Women with genetic mutations fare no worse with breast or ovarian cancer

Oct. 8, 2021

Women newly diagnosed with breast or ovarian cancer who are also carriers of cancer-associated mutations like BRCA1 or BRCA2 are no more likely to die of their tumors than those who don’t have the mutations, according to a new study as reported in a news release from Stanford University.

Increasingly, doctors recommend genetic testing for newly diagnosed breast or ovarian cancer patients to learn whether they carry any of several inherited cancer-associated mutations. Knowing a cancer’s genetic fingerprint can help doctors sift among treatment options, and it can help alert a patient’s blood relatives that they might also carry the risky mutation.

However, women who learn that they carry such a mutation may worry it means they face a worse outcome. Yet, a study of about 26,000 people with breast or ovarian cancer shows that, in fact, carriers of inherited mutations have equivalent or better outcomes than women without these mutations — perhaps due to a greater sensitivity to the chemotherapy often used to treat such cancers.

The researchers studied about 22,000 breast cancer and 4,000 ovarian cancer patients in California and Georgia who were diagnosed between 2013 and 2017 and whose genetic test results, treatment and disease course were known. About 17% of ovarian cancer patients carried mutations in any of several cancer-associated genes; between 10% and 17% of breast cancer patients had any of the mutations. (The percentage varied according to the type of breast cancer the women had.) Patients were followed for about 41 months after diagnosis.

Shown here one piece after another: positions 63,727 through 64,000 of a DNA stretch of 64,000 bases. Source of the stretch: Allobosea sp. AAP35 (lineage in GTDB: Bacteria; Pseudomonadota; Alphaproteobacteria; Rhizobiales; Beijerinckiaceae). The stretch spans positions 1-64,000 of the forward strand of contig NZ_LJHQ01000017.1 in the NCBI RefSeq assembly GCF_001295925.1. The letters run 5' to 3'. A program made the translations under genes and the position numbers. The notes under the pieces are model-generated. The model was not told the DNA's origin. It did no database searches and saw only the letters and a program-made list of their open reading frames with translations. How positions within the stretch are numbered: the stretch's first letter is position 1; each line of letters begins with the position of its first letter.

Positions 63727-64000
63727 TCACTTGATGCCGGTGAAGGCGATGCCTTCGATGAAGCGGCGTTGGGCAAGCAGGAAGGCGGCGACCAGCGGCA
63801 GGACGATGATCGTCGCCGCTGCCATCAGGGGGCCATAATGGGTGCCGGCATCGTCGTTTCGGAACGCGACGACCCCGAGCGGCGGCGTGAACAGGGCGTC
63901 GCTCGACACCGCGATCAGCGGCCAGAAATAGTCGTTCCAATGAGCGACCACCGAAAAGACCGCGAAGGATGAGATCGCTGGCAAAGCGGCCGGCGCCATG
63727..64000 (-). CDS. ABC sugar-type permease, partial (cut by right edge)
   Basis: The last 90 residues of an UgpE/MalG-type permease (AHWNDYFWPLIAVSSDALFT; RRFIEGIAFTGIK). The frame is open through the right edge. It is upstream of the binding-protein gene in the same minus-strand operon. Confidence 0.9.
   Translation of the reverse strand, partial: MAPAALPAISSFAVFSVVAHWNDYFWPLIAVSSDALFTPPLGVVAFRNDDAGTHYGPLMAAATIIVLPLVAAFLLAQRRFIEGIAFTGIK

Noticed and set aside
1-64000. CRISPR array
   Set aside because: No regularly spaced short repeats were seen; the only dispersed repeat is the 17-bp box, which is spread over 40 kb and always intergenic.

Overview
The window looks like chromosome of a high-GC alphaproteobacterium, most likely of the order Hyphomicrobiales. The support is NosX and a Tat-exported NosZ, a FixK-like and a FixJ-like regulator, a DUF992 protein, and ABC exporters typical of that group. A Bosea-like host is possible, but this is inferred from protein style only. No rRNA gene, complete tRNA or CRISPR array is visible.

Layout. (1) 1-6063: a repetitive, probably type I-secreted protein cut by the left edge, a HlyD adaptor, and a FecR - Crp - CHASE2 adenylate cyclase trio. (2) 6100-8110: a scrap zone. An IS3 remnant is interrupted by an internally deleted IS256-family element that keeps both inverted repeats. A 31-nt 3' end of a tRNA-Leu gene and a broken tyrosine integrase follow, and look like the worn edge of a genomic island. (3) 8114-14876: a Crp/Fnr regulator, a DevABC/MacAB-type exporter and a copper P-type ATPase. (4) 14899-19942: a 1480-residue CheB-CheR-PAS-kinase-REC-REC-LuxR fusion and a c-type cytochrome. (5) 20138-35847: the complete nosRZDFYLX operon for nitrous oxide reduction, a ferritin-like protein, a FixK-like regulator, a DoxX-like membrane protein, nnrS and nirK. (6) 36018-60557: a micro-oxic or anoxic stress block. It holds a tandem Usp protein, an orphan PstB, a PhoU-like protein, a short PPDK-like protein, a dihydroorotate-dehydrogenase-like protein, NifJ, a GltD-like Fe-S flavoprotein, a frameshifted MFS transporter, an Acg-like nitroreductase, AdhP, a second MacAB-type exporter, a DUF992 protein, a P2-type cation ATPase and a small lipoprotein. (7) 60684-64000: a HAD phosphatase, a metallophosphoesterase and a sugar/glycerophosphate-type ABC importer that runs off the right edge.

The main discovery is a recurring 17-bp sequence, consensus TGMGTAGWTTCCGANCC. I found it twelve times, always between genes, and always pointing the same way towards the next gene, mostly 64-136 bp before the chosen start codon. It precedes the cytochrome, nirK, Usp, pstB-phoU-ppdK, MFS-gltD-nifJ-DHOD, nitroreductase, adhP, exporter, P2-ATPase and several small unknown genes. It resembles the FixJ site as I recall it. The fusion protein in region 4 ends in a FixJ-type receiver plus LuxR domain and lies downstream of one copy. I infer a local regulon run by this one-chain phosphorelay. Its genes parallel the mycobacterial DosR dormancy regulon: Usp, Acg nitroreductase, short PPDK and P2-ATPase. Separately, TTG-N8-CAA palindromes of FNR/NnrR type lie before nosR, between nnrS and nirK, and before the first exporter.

The researchers found that none of the mutations increased the likelihood that the women died from their cancer during the study period. In fact, among patients with a type of cancer called triple-negative breast cancer, the presence of a BRCA1 or BRCA2 mutation decreased the likelihood that they would succumb to their disease within the study period, as did the presence of BRCA2 mutation in women with ovarian cancer.

“Prior studies have suggested that patients with inherited mutations in genes such as BRCA1 and BRCA2 may be more responsive to chemotherapy because of their cancer’s reduced ability to repair damaged DNA,” Kurian said, “so it makes sense that these patients might have better survival. This is not surprising, but it is important to have solid evidence from a large, diverse, contemporary sample that represents the U.S. population.”

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